Released

        It’s the memory of the first kiss and the practice of the last breath – Hilary

There’s a being in love that bears no name, needs no process, has no method. It’s the love understood and unspoken except in gesture. This was my love of yoga but I didn’t realize that until I walked out of love unspoken into something confused, trying to find itself in discussion, in process, in judge and jury in plaintiff and accused.

Rolling Stone Magazine and one of my yoga magazine subscriptions arrived in the mail together. I dropped them on the kitchen counter and after a cursory glance at the yoga magazine, I picked up Rolling Stone. That was several months and several untouched yoga magazines ago. The writing was on the wall.

Full up with yoga in the way one is bursting in an airtight car sinking into a pond; thin skin, suffocating a swollen dam I kept writing about it to record and release it. Yoga is my art, a craft, an experiment a dance. Yoga is a body with questions embraced by a searching mind rolling in the emotional field, imbued by cosmic ancestors.  When did this relationship begin to feel like a thing?

Competition and desire appeared hand in hand when yoga became popular.  Things got complicated. Yoga fostered feuds and created as many opinions as fashions. The nature of the business changed with the internet. Everybody’s teaching. Everybody’s talking yoga. (I recently heard a questionable statistic that 18% of all housewives are getting certified to teach yoga.) Yoga may not have been devalued but it felt like it.  I hid out; rarely entered a yoga space other than my own. Conversely I took my journal to the web. It felt like a natural progression. I wasn’t alone. If everyone is doing yoga and everyone is on the web then the web is going to be flush with yoga talk.

Where is the space to exhale a yogic thought with so many others’ thoughts pressing in?  Without being able to exhale I cannot breathe in. A walk through the internet reveals so many like minds and like a prolonged use of preventative medicine, what was once helpful began to block my natural process from functioning. I pulled back from the web. My non-writing hand flipped the bird into an ill wind of inconsequential blathering.  If I had nothing to say, then I would say nothing.  It felt like my heart was empty though I later discovered was that it was too full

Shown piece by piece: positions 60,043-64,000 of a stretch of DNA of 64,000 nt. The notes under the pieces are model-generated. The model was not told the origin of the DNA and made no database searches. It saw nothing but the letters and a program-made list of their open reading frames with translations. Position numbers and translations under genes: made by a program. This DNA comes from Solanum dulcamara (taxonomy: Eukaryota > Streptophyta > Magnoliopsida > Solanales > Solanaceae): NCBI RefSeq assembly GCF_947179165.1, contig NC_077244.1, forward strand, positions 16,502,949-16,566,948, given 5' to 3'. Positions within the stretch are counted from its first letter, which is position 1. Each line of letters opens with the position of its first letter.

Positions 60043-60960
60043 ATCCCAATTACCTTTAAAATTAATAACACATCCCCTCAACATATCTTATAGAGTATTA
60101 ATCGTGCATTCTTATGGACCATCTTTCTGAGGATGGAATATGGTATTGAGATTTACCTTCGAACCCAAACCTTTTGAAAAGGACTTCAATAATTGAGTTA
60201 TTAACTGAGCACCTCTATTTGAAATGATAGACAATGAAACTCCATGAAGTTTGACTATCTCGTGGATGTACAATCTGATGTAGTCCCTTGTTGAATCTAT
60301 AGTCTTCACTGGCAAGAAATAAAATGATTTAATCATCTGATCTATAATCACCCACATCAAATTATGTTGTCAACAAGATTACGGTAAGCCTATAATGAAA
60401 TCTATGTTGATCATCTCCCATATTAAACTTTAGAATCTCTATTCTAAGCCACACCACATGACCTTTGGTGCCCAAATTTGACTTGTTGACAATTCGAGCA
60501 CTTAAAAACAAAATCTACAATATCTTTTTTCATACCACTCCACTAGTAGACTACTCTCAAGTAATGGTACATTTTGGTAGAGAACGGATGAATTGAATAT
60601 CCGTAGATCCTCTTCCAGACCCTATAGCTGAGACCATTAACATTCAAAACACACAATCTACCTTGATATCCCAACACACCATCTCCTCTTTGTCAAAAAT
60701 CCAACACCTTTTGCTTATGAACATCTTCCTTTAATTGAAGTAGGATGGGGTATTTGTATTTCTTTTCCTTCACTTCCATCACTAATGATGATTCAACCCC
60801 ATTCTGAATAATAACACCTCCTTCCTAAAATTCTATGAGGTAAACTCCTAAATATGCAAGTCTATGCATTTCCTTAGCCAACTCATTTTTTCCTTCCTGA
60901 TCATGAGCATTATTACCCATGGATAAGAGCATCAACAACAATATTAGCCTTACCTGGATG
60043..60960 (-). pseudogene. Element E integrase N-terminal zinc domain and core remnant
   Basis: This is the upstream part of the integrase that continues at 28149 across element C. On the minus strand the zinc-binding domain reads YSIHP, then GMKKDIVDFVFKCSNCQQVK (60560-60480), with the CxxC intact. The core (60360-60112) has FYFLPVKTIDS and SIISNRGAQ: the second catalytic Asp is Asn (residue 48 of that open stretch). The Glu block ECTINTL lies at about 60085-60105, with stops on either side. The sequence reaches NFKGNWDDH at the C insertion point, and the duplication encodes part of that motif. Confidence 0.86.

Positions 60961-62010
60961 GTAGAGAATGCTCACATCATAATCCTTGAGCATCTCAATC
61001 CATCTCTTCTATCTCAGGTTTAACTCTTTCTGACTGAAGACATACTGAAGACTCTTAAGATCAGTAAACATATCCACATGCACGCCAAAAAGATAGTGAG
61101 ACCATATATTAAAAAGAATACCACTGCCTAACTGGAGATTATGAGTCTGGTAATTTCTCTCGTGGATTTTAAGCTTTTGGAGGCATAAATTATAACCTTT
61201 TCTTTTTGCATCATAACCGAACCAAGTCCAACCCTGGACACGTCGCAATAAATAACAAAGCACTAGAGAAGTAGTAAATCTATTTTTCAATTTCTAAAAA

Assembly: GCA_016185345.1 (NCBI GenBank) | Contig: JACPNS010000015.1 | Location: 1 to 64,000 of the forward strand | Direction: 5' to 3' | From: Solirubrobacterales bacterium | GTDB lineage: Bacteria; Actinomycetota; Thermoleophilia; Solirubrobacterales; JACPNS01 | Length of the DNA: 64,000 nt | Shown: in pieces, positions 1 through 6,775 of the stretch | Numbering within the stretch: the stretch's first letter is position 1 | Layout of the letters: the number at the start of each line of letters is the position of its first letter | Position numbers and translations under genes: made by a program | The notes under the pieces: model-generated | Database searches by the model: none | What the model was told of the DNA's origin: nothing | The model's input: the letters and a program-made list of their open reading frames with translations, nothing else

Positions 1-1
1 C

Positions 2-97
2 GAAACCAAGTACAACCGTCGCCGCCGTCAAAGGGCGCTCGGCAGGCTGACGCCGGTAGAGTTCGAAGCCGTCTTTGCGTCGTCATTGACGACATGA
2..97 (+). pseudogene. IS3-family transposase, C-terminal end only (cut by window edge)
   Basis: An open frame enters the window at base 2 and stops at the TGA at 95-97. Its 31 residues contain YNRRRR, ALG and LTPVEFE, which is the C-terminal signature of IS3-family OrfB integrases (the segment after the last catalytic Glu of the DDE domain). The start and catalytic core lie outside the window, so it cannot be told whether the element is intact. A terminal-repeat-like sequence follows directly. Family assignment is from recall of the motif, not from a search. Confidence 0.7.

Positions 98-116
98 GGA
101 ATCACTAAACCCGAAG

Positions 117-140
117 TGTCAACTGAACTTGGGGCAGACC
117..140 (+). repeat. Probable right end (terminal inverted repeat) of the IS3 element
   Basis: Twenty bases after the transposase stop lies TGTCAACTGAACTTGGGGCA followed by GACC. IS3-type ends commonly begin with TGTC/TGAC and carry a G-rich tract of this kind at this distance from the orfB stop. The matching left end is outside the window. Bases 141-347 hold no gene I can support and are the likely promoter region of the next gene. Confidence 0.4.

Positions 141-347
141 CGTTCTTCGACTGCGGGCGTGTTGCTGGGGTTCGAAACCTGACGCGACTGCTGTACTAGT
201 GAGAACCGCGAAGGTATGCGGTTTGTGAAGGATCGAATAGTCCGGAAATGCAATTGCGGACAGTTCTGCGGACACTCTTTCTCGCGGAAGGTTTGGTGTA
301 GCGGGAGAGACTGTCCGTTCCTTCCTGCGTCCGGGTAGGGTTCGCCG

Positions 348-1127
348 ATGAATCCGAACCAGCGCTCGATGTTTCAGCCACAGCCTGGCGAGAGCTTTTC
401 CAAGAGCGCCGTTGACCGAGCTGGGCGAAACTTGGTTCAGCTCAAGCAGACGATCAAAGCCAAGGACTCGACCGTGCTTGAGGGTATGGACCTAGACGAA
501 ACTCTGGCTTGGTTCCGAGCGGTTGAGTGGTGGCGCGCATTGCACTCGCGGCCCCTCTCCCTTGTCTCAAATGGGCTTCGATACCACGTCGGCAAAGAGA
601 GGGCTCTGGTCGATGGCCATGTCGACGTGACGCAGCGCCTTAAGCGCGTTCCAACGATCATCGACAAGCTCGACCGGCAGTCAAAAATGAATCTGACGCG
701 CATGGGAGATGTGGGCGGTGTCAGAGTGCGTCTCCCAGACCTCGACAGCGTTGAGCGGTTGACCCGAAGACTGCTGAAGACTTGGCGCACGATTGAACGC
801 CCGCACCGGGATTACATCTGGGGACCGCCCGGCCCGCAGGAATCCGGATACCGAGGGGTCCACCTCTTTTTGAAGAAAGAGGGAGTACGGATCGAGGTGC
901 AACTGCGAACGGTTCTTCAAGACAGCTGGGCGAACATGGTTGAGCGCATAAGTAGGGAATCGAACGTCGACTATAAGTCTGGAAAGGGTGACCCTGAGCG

I’d left the web and I’d left the yoga community.  Frankly, the solitude would have been bliss but for the words of a stranger running through my head; if you are content at what you cease to master, you won’t continue to grow. I pictured myself standing in the surf, the undertow sucking my feet into cement, the next wave knocking me on my face. I’m staring at the card on this desk that my brother sent for my birthday;”I live in my own little world but that’s O.K., they know me here”.  My husband concurs that nothing could be truer. A voice whispers; Wake up and hear the bhakti, Wendy, we’re not in Never land anymore. I know it’s time for a look around. I am not all that content. I have a desire to grow.

 

I hid out in a town where yoga turned sour so long ago that it might smell like roses now and I wouldn’t know it. I decided to leave the comfort of a life that kept distractions and politics at bay. I would take a yoga pilgrimage into my own turf. I would have something to write about. I would open my mind and spill my guts.

I am a piece of this town’s history. I am a piece of yoga history too but history stands still while time does not.  A colleague introduces me to a new teacher. “Do you know Hilary Lindsay?”  “No, but I’ve heard of you”.  That’s just fine with me. I won’t be anonymous as I step into every studio that’s sprung up in this town but I don’t care.

So after a scant and interrupted sleep after another day of sharing my birthday with celebratory and fearlessly joyful friends, my hangover and I entered a yoga class.  It is time to see if there’s something to talk about.

(As posted to Elephant Journal last August)

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